You all know it, you all use it, you all like it: Cologne (Eau de Cologne, "Kölnisch Wasser") has become a generic term all over the world. Cologne is the city, where it all began in 1709. The Farina fragrance museum situated opposite the Town Hall brings to life three centuries of fragrance and cultural history.
The Italian perfumer, John Maria Farina (Giovanni Maria Farina 1685 – 1766), made Cologne world-famous by naming his new fragrance Eau de Cologne in honour of his new hometown. The people of the city honoured their celebrated citizen by placing a statue of him on the Town Hall, where it can still be seen today.
Beginning with the Rococo period, the fragrance museum brings to life three centuries of fragrance and cultural history. Art objects, portraits and furniture bear witness to the world-wide connections of the Farina perfume dynasty.
You will be lead past an unbelieveable amount of fakes and imitations that have sprung up over the past two hundred years. To the music of Carlo Farina (d. 1640), display cases of blown-glass perfume bottles and flacons that date from antiquity to the modern era will be presented to you.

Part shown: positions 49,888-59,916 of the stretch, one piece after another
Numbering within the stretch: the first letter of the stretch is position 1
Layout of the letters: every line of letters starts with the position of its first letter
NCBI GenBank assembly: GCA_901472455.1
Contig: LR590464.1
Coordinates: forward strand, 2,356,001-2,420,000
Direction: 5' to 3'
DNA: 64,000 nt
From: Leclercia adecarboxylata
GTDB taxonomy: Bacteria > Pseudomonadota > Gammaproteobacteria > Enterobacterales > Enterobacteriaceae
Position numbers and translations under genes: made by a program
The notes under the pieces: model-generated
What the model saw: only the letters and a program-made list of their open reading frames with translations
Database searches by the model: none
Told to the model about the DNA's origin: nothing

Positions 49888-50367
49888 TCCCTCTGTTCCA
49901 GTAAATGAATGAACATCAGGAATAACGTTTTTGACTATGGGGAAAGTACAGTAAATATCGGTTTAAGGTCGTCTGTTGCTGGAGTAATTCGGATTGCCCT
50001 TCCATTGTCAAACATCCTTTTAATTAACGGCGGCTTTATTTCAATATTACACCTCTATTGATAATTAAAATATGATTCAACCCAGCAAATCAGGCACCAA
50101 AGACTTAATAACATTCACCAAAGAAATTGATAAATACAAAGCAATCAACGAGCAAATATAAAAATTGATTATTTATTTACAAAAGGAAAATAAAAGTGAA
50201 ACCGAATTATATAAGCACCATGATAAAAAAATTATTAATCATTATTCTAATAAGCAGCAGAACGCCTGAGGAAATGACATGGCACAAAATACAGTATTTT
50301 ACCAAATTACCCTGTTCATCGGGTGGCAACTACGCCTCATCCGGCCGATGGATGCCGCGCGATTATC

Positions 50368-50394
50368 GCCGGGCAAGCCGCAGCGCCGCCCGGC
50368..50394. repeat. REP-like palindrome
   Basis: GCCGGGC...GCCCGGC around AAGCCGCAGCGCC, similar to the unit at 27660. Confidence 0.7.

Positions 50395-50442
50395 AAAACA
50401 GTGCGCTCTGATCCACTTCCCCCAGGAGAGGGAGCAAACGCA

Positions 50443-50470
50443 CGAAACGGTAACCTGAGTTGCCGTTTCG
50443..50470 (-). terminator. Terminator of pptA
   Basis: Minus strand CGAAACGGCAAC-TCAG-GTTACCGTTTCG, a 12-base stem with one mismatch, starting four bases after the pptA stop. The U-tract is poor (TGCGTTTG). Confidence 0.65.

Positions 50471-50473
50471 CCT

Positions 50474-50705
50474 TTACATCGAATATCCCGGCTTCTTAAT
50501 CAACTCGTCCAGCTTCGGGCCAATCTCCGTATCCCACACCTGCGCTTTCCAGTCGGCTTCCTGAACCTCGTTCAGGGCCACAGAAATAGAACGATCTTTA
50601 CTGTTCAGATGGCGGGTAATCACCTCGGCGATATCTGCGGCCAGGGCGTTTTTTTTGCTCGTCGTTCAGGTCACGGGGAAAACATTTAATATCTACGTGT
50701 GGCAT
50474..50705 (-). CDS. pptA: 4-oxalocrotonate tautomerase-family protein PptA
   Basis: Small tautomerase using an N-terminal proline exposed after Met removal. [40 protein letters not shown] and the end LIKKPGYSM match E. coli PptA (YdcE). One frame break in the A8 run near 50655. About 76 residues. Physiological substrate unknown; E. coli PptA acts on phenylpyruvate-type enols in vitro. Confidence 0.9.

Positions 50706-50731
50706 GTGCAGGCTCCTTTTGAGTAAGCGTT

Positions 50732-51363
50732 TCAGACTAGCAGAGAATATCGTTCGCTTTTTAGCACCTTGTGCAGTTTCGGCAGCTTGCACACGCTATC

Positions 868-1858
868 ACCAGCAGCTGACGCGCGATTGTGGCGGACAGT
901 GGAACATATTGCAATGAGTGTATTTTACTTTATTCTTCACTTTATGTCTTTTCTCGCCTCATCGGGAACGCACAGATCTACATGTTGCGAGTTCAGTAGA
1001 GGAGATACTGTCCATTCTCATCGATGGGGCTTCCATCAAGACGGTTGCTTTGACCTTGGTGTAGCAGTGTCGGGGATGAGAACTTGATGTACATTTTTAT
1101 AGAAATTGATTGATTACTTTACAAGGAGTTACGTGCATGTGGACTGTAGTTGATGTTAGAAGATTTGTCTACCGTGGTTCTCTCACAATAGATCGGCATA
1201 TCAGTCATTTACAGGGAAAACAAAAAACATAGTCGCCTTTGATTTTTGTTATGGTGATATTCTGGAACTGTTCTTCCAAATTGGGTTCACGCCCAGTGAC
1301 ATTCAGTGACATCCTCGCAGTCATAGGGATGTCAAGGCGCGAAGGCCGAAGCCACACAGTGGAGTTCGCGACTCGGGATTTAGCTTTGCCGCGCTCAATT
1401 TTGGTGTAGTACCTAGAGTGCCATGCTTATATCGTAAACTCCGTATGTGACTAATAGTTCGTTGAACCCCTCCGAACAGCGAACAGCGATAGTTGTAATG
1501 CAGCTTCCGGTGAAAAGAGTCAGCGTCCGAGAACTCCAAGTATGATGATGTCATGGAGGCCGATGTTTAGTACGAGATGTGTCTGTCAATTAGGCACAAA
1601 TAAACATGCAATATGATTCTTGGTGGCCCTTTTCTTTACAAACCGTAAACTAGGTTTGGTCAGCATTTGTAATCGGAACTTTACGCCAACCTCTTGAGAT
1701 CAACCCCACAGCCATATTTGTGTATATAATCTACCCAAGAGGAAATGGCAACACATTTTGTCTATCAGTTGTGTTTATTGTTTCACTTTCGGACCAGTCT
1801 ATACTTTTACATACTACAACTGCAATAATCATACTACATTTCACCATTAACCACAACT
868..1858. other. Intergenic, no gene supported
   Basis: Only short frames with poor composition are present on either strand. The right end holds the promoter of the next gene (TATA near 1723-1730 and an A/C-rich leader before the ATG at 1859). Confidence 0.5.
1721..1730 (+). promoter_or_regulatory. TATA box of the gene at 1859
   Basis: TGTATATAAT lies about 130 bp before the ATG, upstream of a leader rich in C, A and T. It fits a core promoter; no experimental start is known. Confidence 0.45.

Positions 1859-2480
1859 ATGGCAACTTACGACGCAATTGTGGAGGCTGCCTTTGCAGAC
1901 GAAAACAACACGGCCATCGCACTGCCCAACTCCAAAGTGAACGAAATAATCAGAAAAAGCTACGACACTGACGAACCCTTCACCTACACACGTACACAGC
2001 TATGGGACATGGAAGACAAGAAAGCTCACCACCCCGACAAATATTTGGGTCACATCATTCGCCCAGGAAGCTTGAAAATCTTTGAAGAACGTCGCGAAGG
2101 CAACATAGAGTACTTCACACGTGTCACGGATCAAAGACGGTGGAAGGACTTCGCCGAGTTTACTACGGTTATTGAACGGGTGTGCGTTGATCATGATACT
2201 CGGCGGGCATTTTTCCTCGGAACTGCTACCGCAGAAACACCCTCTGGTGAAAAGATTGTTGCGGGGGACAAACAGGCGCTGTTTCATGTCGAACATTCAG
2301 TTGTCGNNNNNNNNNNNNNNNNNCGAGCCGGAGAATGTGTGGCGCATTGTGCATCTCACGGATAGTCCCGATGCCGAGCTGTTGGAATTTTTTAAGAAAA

In the fragrance chamber, the world of the parfumeur is brought to life. Visitors can sample at length the most diverse essences, if so desired. Detailed explanations - about the extraction of essences or the production technique of Enfleurage, for example - give a vivid impression of a parfumeur's creations, creativity and indispensable talent. The museum tour then follows a staircase down into the original cellar vaults, which is where perfumes were produced 300 years ago. A cedar-wood barrel that dates back to the business's beginnings has endured the wear of time. A replica of a distillation apparatus, like the one used by Johann Maria Farina in the 18th century, exemplifies the artistry of distillation. In excerpts, pictures illustrate the development of perfume production throughout three centuries.
Another famous Cologne brand is "4711". The New Gothic head office of the "Eau de Cologne" manufacturer with a carillon that chimes every hour is situated opposite the opera house. The number "4711" refers to the house-numbering system adopted by the French occupying power in 1795 whereall private houses were numbered sequentially. (Glockengasse).